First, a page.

Many people in Texas may view the handheld breath testing device as the de-facto symbol for charges for driving while intoxicated. Indeed, you yourself may make the same connection. Yet this association prompts a question many have regarding breath tests: why does law enforcement choose to measure your breath to determine the alcohol content of your blood?
There obviously is a connection given the reliance on breath test results to determine intoxication. Understanding how these devices generate their measurements, however, may just provide you with the foundation needed to challenge their validity.
Breaking down the mechanics of breath testing devices
Per the Alcohol Pharmacology Education Partnership, the type of alcohol you ingest when drinking is ethanol. This compound is water-soluble, allowing it to permeate the linings of the organs of your gastrointestinal tract after ingestion to end up in your bloodstream. Once in your blood, ethanol eventually finds its way to your lungs, where it begins a gradual process of vaporization upon coming in contact with the oxygen in the lungs. This vaporized ethanol then leaves your body on your breath. Handheld breath testing devices look to this ratio of alcohol on your breath to that in your blood to come up with a blood-alcohol content measurement. To do this conversion, they assume a constant blood-to-breath ratio of 2100:1 (the alcohol content of your blood being 2100 times greater than that on your breath).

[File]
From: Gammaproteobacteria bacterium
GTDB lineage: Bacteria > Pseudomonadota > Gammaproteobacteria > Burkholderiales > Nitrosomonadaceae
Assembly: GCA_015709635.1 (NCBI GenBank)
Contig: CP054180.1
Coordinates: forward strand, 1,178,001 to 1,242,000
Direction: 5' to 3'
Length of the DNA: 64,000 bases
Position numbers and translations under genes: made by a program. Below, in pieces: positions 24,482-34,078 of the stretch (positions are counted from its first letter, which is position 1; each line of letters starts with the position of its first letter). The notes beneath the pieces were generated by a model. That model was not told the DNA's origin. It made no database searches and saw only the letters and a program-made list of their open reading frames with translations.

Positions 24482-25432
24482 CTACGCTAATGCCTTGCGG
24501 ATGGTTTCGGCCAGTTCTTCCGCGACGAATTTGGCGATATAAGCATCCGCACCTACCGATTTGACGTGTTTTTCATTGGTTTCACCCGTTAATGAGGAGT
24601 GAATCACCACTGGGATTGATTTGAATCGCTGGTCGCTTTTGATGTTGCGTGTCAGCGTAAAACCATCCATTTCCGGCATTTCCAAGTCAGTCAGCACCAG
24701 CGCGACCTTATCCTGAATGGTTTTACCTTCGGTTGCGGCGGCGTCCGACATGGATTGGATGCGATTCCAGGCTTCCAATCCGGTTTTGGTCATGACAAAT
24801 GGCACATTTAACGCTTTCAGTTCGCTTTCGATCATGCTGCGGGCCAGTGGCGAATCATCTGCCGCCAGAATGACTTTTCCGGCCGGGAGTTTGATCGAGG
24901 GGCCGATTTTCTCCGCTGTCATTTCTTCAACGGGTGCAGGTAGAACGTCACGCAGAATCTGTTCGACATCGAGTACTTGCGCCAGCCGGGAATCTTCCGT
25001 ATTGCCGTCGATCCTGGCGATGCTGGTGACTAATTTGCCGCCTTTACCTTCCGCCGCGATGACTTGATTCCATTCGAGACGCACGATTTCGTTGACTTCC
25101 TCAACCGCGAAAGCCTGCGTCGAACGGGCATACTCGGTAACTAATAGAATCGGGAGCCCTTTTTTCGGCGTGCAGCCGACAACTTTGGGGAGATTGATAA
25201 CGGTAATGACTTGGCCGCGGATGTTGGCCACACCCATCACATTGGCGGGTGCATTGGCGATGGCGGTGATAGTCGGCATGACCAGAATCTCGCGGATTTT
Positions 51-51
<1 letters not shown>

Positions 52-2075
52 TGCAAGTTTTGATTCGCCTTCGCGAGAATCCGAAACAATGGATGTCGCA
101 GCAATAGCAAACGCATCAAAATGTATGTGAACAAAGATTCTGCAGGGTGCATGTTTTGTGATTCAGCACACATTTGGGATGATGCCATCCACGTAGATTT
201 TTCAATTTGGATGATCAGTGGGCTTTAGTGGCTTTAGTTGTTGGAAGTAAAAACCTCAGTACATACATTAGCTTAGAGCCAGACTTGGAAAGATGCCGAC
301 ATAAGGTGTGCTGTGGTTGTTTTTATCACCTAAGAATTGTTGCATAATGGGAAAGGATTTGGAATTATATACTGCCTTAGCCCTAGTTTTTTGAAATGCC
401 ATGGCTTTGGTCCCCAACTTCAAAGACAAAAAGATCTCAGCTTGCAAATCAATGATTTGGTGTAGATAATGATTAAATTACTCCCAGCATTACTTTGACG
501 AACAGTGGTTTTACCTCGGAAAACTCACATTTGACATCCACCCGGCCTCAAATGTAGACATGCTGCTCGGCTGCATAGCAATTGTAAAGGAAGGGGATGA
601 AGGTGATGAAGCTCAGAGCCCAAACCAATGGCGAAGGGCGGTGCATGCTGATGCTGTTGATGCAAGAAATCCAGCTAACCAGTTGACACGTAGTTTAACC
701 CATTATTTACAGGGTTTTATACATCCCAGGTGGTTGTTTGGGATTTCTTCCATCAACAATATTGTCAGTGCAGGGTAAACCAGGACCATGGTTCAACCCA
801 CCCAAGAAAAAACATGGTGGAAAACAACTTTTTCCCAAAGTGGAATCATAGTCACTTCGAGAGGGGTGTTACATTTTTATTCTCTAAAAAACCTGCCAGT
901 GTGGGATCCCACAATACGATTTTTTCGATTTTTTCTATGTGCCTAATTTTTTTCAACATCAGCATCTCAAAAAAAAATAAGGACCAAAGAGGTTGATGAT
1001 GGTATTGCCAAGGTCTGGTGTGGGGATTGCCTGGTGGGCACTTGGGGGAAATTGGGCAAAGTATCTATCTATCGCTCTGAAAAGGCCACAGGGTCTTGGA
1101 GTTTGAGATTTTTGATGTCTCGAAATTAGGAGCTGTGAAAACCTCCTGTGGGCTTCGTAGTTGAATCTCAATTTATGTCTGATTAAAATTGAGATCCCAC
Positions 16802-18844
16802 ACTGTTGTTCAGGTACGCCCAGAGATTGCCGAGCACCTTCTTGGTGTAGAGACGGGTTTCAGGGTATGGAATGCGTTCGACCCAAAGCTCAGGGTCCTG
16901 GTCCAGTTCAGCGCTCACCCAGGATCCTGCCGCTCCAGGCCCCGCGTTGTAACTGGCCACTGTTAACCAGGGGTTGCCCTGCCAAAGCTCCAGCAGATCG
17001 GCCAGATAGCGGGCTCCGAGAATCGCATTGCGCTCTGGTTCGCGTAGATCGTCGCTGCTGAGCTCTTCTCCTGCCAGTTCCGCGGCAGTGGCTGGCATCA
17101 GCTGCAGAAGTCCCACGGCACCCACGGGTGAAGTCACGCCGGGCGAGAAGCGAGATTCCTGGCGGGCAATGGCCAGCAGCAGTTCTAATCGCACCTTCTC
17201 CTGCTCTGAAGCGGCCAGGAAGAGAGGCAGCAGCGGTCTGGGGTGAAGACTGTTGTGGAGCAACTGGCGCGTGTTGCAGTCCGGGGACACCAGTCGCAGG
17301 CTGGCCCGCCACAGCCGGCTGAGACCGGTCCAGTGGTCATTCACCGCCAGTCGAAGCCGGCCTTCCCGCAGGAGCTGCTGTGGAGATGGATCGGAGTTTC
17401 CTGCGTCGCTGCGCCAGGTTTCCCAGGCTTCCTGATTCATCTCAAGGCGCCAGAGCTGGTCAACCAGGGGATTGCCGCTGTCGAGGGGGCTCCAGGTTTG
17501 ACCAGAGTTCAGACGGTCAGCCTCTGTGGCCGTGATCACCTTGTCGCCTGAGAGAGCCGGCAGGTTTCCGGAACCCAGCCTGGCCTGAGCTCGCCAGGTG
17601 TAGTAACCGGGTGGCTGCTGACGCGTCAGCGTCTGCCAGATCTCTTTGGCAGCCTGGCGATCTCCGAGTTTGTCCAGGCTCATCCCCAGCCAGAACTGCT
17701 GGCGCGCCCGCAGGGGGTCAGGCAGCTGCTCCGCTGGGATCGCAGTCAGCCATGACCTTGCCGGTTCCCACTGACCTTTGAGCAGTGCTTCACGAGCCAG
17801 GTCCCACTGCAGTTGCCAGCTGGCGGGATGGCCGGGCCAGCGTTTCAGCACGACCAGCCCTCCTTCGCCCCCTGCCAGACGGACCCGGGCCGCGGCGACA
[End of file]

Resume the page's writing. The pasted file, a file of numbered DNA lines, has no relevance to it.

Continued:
Challenging breath test results
In reality, however, your actual BAC can range between 1500:1 and 3000:1 (depending on a number of different factors). This wide range of variability calls the accuracy of breath test results into question. Some experts even believe that handheld breath testing devices may have a margin of error as high as 50% (an unacceptable degree of certainty when criminal charges hang in the balance).